Though New Jersey is a Democratic state, veteran legislators worry that Murphy's plan would amount to an over-correction to Christie's austerity. Assembly members are on top of the ballot in 2019, and they think they would pay the price for Murphy's budget.
It's almost impossible to imagine parts of New Jersey flipping Republican, but key leaders' districts are more moderate.
Donald Trump won Sweeney's South Jersey district in 2016. Sweeney's home county of Gloucester went to Christie in his 2009 win over incumbent Democratic Gov. Jon Corzine, as did Middlesex County, where Coughlin lives.
"How does a person living in Salem County feel about a sales tax increase? It's not something that excites them," said Assemblyman John Burzichelli, a Democrat who represents the same district as Sweeney.
Some Democrats also point to the 1991 GOP takeover of the Legislature in the aftermath of Gov. Jim Florio's tax hikes. While times have changed, polling shows residents still feel overtaxed.
A May Monmouth University poll found that just 54 percent of residents say the Garden State is an excellent or good place to live, a record low rating based on polling going back to 1980. Property taxes ranked as residents' top concern.
"If we don't start doing things to contain the cost of government, we won't be a Democratic state for long," said former State Sen. Raymond J. Lesniak, who ran against Murphy last year.
Murphy says fears of a 1991 repeat are misplaced, noting that Florio didn't telegraph his tax plans during the campaign. "We inherited a mess. We spoke to that mess every single day on the campaign trail. And we spoke to the solutions, the sustainable solutions, responsible solutions, that were needed to address that mess," he said.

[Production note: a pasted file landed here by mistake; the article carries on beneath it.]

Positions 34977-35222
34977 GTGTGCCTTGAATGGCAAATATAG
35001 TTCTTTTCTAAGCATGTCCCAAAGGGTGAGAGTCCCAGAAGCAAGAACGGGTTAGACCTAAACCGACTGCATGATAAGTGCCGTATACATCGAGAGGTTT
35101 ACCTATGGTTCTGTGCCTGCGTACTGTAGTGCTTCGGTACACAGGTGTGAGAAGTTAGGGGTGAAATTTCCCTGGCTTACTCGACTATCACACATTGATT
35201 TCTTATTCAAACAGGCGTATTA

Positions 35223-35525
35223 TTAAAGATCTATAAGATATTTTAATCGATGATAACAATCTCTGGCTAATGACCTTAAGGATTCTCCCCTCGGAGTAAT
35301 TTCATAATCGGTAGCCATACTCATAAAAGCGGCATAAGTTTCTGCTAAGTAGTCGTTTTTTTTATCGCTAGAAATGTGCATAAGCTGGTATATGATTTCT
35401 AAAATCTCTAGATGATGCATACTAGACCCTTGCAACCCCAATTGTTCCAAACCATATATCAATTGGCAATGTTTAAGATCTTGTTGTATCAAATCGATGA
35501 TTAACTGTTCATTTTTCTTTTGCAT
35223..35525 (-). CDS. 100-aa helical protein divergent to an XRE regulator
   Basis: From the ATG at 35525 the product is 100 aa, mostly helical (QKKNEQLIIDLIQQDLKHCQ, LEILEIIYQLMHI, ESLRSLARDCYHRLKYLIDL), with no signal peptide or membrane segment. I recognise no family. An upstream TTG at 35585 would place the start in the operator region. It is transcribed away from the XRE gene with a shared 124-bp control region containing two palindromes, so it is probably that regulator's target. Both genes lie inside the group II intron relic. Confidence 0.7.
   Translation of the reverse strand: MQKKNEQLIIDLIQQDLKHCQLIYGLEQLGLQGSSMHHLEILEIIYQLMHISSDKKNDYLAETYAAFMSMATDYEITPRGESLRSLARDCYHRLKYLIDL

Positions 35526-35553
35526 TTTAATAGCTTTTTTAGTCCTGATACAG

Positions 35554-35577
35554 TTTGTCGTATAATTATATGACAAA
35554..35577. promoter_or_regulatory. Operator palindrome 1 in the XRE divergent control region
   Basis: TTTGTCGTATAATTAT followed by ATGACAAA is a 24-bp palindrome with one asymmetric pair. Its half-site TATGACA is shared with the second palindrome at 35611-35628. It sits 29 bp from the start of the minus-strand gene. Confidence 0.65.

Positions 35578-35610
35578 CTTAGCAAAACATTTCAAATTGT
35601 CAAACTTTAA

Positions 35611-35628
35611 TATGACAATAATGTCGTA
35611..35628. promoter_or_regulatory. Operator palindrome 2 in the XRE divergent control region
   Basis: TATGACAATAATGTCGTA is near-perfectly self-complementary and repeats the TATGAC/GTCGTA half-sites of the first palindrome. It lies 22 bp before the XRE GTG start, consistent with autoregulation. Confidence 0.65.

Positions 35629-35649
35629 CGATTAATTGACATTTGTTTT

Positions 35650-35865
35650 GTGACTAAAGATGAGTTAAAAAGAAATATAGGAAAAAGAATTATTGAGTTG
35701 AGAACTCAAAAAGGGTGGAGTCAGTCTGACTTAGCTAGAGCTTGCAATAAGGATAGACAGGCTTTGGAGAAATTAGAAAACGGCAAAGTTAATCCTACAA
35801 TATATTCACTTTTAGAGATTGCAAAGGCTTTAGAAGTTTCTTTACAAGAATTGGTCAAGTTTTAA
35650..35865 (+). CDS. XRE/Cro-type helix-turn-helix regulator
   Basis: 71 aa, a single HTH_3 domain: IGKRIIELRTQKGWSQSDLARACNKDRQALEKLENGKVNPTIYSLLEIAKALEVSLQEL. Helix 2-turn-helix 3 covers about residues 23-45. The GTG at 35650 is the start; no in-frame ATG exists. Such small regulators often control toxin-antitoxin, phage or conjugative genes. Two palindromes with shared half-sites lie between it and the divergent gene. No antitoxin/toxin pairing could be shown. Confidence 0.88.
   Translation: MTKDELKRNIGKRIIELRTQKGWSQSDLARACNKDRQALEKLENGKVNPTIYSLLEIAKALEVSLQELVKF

"The public is unambiguous in what they want us to do," Murphy said. "That is so different than what it was then."
Murphy wants to raise the sales tax from 6.625 percent to 7 percent and impose a 10.75 percent marginal rate on income above $1 million. The top current rate is 8.97 percent.
Residents do seem amenable to some tax increases: For example, more than two-thirds favor a higher rate for households that earn more than $1 million annually, according to a March Rutgers-Eagleton poll.
It doesn't help that Murphy and Sweeney started out as rivals.
They ran in a shadow primary for governor during Christie's second term, and Sweeney's camp believes Murphy, a multimillionaire former Goldman Sachs executive, effectively bought the Democratic nomination.
The Senate president lashed out at Murphy for failing to intervene with the New Jersey Education Association — the state's largest teachers' union — as it spent millions on attack ads in an unsuccessful bid to oust Sweeney last November.
They've worked together on a number of legislative initiatives so far, but Trenton observers say the outcome of the budget debate will be a clearer marker of Murphy's standing.
"He's done well in pursuing his progressive agenda," Lesniak said. "It's been a very, very rocky relationship" with the Legislature, he said. "But, there's plenty of time to turn that around."